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 CHICAGO, Sept. 30 /PRNewswire/ -- The following was issued today by the Association of Flight Attendants, AFL-CIO:
 In a classic penny-wise and pound-foolish move United Airlines CEO Stephen Wolf squelched promising negotiations with the United Airlines Union Coalition to buy a majority stake in the nation's second largest airline by opening a flight attendant base in Taipei, Taiwan. The opening of this base on Sept. 30 will export hundreds of flight attendant jobs that had previously been filled by U.S. citizens.
 In addition to the opening of the Taipei base, United advised the Association of Flight Attendants, AFL-CIO (AFA), the union representing the more than 19,000 UAL flight attendants, of its intention to open additional flight attendant domiciles in Hong Kong, Seoul, Korea and/or Manila, Philippines, which will eventually lead to the loss of thousands of jobs. In response to UAL's decision to revert to business as usual, AFA has terminated its participation in the negotiations.
 According to AFA dramatic progress had been made in the negotiations which had been proceeding on United's commitment to maintain the status quo and not open new foreign domiciles during the explorations of the ESOP. AFA has expressed vocal opposition to the opening of foreign domiciles since UAL began the practice in 1991.
 Kevin Lum, AFA master executive council president said, "The Coalition offer was the vision of the nineties, but this is typical management of the seventies." He continued, "While Wolf publicly embraced a 90's vision of an employee-shareholder partnership that can compete in any market, neither he nor (UAL CFO) Jack Pope can rise above their natural inclination to treat employees as is no wonder United's performance has been disappointing under their stewardship."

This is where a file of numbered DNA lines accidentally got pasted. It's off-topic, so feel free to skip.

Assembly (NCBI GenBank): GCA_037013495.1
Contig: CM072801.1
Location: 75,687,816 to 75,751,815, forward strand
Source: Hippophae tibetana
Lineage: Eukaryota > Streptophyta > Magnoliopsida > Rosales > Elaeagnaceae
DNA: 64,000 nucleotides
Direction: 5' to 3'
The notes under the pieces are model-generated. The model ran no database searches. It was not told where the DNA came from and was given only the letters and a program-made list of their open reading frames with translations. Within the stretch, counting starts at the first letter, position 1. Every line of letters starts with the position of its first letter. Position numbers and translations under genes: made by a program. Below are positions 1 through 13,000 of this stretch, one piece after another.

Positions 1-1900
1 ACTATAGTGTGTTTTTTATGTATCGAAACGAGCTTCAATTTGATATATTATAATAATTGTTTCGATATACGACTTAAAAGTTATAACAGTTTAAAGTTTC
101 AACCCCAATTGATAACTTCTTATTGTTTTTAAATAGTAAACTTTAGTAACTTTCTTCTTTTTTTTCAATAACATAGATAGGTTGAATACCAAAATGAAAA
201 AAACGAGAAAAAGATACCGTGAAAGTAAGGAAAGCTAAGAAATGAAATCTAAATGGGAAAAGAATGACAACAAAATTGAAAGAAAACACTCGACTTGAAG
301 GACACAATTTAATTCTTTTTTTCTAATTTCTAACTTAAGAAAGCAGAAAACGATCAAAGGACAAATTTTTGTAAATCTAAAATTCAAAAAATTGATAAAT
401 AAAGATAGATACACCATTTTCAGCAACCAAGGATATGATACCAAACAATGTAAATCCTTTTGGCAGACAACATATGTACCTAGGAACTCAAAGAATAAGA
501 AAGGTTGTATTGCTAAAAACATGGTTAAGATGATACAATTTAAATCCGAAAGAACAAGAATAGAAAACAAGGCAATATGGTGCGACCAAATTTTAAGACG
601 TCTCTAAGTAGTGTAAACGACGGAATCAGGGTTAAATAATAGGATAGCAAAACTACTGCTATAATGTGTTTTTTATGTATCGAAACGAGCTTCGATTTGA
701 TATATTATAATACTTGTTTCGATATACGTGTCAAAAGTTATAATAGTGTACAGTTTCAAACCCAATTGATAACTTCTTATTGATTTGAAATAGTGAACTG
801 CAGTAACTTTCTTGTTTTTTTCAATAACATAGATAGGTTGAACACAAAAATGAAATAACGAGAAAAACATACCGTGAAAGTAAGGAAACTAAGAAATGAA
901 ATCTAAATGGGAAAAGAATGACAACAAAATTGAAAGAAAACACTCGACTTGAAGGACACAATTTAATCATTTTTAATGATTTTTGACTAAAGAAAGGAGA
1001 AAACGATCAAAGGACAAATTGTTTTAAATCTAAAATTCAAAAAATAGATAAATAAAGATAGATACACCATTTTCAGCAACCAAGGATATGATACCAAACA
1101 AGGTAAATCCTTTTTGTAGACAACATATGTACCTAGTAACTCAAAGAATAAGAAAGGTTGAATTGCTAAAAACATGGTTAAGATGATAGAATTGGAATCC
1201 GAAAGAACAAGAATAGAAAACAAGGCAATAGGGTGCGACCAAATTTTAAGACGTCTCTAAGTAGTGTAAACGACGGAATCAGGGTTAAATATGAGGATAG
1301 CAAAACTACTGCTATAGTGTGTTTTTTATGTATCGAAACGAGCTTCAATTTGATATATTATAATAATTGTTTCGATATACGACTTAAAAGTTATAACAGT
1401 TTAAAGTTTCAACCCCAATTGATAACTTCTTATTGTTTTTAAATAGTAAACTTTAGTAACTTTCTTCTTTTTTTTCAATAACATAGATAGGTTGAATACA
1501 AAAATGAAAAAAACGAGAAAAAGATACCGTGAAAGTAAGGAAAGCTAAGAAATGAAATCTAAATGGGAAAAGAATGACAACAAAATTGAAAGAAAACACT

During three months of negotiations the Union Coalition, comprised of the three principal unions at United -- the Airline Pilots' Association (ALPA), the International Association of Machinists (IAM) and AFA, had offered to reduce wages in excess of $3 billion over five years and give United the unprecedented authority to create an "airline within an airline" which would provide low-fare, no frills service and labor costs that would be competitive with carriers such as Southwest Airlines.
 AFA had offered wage reductions and work rule changes that would have allowed United to effectively compete with Southwest and reduce labor costs by more than $600 million over five years.
 Wolf's decision to reject the AFA contribution dooms the contemplated transaction. The action is surprising because UAL had delayed the Taipei domicile opening three times as the talks progressed. Now that real progress has been made, Wolf repudiated the process and turned his back on an opportunity to create value for United's shareholders and employees.
 The Association of Flight Attendants, AFL-CIO represents 31,000 flight attendants at 19 U.S. based carriers.
 -0- 9/30/93
 /CONTACT: Bobbie Pilkington of the Association of Flight Attendants, AFL-CIO, 708-292-7170/

CO: Association of Flight Attendants, AFL-CIO; United Airlines ST: Illinois IN: AIR SU:

LD -- NY011 -- 7072 09/30/93 07:30 EDT
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Publication:PR Newswire
Date:Sep 30, 1993

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